According to the ultrasonography principles, differences in the density of adjacent tissues result in different echoes and are reflected as different gray values on ultrasound images [21]. The spinal cord hyperechogenicity in DCM patients results from the chronic compression subjected to the static and dynamic mechanical forces acting on the spinal cord [23, 24]. The chronic compression leads to fibrin deposition, and even fibrosis in the compression region, accompanied with the loss of nerve cells, proliferative fibroblasts and capillary endothelial cells [25, 26]. Eventually, the uneven density of the spinal cord will occur and appears as hyperechogenicity on IOUS [27, 28]. As shown in the typical case, spinal ultrasound can still detect signs that are not observed by MRI. When MRI presents only high signal changes, ultrasound can still return additional signs, such as syringomyelia signs. The intensity of spinal cord hyperechogenicity is considered as a potential predictor of neurological recovery in DCM after decompression. Therefore, the reliabilities of two methods to evaluate the hyperechoic intensity of DCM spinal ultrasound in the same observer and between observers were compared to find out a more reliable evaluation method.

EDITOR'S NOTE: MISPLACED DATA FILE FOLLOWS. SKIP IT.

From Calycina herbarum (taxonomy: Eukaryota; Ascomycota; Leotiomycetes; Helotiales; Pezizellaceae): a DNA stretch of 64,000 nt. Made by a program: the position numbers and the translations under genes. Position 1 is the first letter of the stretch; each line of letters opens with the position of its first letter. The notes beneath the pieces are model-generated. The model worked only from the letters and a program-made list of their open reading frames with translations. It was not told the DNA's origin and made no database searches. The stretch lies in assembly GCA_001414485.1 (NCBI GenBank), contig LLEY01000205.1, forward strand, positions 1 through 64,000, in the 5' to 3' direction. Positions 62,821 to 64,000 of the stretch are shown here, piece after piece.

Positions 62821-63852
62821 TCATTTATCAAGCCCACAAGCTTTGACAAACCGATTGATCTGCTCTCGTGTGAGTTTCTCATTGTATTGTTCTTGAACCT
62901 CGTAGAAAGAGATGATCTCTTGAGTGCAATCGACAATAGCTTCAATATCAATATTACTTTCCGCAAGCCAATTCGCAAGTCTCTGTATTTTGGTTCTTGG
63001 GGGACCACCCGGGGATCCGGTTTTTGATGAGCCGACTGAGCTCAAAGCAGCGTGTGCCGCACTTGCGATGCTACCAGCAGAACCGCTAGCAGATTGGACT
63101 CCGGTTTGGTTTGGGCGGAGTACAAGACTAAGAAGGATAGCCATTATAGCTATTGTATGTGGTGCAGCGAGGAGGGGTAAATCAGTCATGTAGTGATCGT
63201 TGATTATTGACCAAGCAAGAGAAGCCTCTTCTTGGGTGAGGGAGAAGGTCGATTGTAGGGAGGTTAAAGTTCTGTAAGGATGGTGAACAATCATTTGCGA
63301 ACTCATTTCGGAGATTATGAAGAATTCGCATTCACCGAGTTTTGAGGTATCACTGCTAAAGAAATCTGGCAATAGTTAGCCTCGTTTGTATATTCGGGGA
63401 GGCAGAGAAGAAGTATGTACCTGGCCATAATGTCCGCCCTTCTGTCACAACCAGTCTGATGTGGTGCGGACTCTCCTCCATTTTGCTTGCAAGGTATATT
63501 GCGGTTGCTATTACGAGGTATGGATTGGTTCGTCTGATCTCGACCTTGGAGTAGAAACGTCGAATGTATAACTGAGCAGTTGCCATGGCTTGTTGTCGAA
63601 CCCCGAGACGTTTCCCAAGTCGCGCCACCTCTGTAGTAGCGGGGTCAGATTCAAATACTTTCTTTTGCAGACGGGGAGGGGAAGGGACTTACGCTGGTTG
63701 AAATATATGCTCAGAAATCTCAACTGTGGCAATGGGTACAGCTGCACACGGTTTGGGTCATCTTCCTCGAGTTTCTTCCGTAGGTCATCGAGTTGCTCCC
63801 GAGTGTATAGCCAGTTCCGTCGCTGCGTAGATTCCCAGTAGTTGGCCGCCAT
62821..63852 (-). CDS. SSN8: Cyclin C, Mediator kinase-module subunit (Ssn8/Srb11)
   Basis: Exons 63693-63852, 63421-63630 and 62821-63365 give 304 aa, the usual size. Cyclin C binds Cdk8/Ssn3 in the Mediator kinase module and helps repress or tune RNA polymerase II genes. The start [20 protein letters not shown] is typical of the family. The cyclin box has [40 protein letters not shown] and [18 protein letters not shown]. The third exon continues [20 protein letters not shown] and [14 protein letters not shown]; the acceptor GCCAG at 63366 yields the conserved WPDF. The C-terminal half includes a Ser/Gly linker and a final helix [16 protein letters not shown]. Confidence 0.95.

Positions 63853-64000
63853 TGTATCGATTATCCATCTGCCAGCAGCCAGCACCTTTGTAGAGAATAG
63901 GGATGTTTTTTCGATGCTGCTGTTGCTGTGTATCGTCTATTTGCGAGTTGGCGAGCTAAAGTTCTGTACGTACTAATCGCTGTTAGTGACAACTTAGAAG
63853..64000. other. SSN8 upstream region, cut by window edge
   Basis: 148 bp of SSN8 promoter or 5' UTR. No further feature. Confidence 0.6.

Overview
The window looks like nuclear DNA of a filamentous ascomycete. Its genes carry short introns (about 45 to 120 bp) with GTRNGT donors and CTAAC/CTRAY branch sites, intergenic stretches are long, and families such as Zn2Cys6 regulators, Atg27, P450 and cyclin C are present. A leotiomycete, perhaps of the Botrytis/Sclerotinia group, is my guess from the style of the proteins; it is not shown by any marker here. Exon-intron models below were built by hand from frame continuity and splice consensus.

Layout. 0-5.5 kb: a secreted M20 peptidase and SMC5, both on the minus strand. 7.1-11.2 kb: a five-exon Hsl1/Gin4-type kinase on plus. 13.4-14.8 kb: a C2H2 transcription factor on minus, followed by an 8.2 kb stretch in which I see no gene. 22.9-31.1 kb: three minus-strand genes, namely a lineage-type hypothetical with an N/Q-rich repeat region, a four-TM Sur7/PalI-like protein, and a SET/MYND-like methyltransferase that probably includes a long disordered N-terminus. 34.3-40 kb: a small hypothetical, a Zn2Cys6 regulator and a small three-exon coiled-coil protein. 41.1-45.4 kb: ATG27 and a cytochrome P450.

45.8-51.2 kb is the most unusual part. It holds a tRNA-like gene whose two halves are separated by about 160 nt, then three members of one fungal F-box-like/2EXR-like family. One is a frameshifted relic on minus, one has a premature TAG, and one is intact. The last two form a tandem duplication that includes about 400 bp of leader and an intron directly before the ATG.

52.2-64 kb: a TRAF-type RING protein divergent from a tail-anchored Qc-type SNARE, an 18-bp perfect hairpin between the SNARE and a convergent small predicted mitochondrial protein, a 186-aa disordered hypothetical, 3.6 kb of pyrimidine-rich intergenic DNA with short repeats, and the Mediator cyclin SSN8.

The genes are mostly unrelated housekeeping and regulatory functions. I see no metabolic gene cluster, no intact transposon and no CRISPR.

The method used to calculate GVR by comparing the gray values of spinal cord hyperechogenisity and dural sac (GVR-B) is highly consistent for both inter- and intra-observer reliabilities, which are obviously higher than those of GVR-A. We attributed this improvement to the selection of ROIs, which, for intraoperative ultrasonic signal measurement, may be an important influence factor on GVR. Gcompression (gray value of circle 1) has a one-to-one correspondence with Gsac (gray value of circle 3), but Gnorml (gray value of circle 2) does not have such correspondence with Gsac. The principle of ROI selection and the GVR-based calculation method reflect that Gnorml is more random and highly variable, which also result in lower reliability of GVR-A. Conversely, when GVR-B was used to calculate the same Gcompression, more significant intra- and inter-observer reliability was obtained, indicating its consistency is better with the dura mater as a reference. Based on this finding, we suggest to use method B to evaluate the intensity of spinal cord hyperechogenicity in DCM.

There are several main limitations. First, as an exploratory prospective study, the sample size was relatively small. Second, no patient-based outcomes were evaluated.

Moreover, the lack of multicenter study can lower the reliability of our statistical analysis.


The parameters of IOUS echogenicity measurement show high reliability both within and between observers. Our collective data support that the images-based GVR-B using this protocol has higher inter- and intra-observer reliabilities compared with GVR-A, and may be used as the basis for future studies.